Wednesday, January 25, 2017

The Land of the Spray Tans

I've now reached that point in LOTRO where I have overshot my in-game zone purchases, but the Epic Questline is current and goes through that area.

Dunland, Dunland, Dunland!
The place where I most want to be!
(Apologies to Monty Python.)

Oh, I've had that happen before --as a free account, that happens rather frequently while I frantically grind enough Turbine LOTRO Points to purchase the next zone-- but I'm now at an intersection between a couple of expacs as well as the main game.

Enedwaith could be purchased by itself and wasn't linked into the Mines of Moria expac at all; it was kind of a bridge zone between the main game and the Rise of Isengard expac. But Dunland itself is not only the main Rise of Isengard zone, it also contains hooks for Riders of Rohan. It feels distinctly weird to have a zone that had an incredibly minimal impact on The Lord of the Rings itself* be such a crossroads for the MMO.

"I'm looking for a place to get a spray tan. Who does yours?"
"I don't need to tell you anything, Duvodiad."
And if Enedwaith is any indicator, the Rise of Isengard expac (and Grey Company Epic Questline) marks a crossroads in the game engine itself. It was released a year after Cataclysm, and like that expac for WoW, it also makes heavy use of phasing in game to push the story along. I also noticed that the questing itself was more streamlined and less old school, which indicates to me that Turbine learned the same lessons that Blizzard did (and implemented in Wrath and Cataclysm), but with the notable exception that they didn't tear down and rebuild the entire Shadows of Angmar "Old World".**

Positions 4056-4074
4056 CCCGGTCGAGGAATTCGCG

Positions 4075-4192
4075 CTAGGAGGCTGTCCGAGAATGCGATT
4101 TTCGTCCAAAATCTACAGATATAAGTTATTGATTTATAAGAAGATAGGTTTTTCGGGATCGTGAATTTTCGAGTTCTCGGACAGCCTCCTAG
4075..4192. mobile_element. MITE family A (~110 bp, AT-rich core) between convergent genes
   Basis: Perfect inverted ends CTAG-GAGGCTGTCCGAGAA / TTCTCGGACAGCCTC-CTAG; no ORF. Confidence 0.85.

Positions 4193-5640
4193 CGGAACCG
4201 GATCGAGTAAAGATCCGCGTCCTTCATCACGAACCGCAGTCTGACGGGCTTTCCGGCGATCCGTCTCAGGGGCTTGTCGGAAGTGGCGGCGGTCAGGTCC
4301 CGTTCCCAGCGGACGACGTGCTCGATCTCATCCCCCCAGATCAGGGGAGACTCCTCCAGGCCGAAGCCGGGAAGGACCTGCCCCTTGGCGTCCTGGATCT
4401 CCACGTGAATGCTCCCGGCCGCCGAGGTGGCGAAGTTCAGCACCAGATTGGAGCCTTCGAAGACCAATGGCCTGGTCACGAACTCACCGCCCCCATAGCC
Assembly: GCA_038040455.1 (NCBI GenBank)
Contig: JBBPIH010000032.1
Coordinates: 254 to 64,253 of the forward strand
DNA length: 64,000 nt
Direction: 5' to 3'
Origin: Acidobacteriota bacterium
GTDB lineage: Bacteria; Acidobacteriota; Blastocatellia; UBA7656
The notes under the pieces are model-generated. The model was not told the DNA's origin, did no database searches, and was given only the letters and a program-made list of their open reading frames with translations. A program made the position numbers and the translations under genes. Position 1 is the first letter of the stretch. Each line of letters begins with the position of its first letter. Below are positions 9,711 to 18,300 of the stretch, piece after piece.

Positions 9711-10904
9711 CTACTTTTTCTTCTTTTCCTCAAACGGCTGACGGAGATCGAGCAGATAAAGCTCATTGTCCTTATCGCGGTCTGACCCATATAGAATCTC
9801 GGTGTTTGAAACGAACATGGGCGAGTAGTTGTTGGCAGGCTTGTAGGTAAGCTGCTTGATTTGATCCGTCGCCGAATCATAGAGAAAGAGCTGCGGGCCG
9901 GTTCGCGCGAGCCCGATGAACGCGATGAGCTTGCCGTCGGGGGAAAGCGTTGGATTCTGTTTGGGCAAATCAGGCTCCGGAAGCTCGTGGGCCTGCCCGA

I tried screen capturing the "fading" that I've observed in Enedwaith when I pop out of the crafting hut in Lhanuch to no avail, but if you've been there late in the questline, it's like riding up to the Wrathgate in WoW and seeing things flicker into the proper phase, only on a smaller scale.

Who knew they ate burritos in Dunland?

Enedwaith --and Dunland, to be honest-- feel smaller in physical size compared to other LOTRO areas. The devs seemed to make up for that size issue by cramming in more enemies per square inch, and also making them respawn much more quickly than before.

That said, I enjoyed what I've seen so far of these zones. Turbine had made a smart development choice to make the Dunlendings more nuanced than Tolkien did. In the Tolkien universe, the "uncouth" Dunlendings were lumped into the larger group of Men that would have been called Easterlings in the First Age, and people easily swayed under Morgoth and Sauron.*** But Turbine went a different route, showing that the Dunlendings are far from a monolithic group, and have various levels of trust and suspicion with Saruman. The only unifying part of their culture is their dislike for the Rohirrim, who they feel displaced them from their rightful lands.

I keep wondering whether some of the Dunlendings will make the mental leap from "Saruman lied to us and manipulated us into fighting alongside him" to "what if Saruman is manipulating the Horse Lords as well?" But I suspect that might be beyond their reach, given their longstanding feuds with the Rohirrim.

But until I grind enough LOTRO points****, I'll be running around taking screenshots.

"Got any sunscreen?"
"Really, Duvodiad. Is that all you think about?"
"Have you SEEN my skintone? I burn and peel!"

*Even in the Appendices, whereas Forochel and Angmar had a decent amount of impact in the history of Arnor/Arthedain. The Silmarillion and Unfinished tales focused more on other parts of Eriador than Dunland itself. Like its people, Dunland is pretty much a forgotten zone.

**Yes, I'm aware that Turbine reworked the quests in the older zones to make things more streamlined; I noticed that when I came back to the game after minimal involvement since 2010 or so. That said, Turbine did the smart thing and didn't blow up the entire area, ruining the timeline in the process.

***As opposed to the "noble" Edain, who fought alongside the Elves and from whom eventually sprung the Numenorians/Dunedain and the Rohirrim. The difference between the two groups was simple: Numenorians followed Elros to Numenor at the dawn of the Second Age, and the Rohirrim (as one of the Middle Men) did not.

****Actually, I'm not too far off, so here's hoping.

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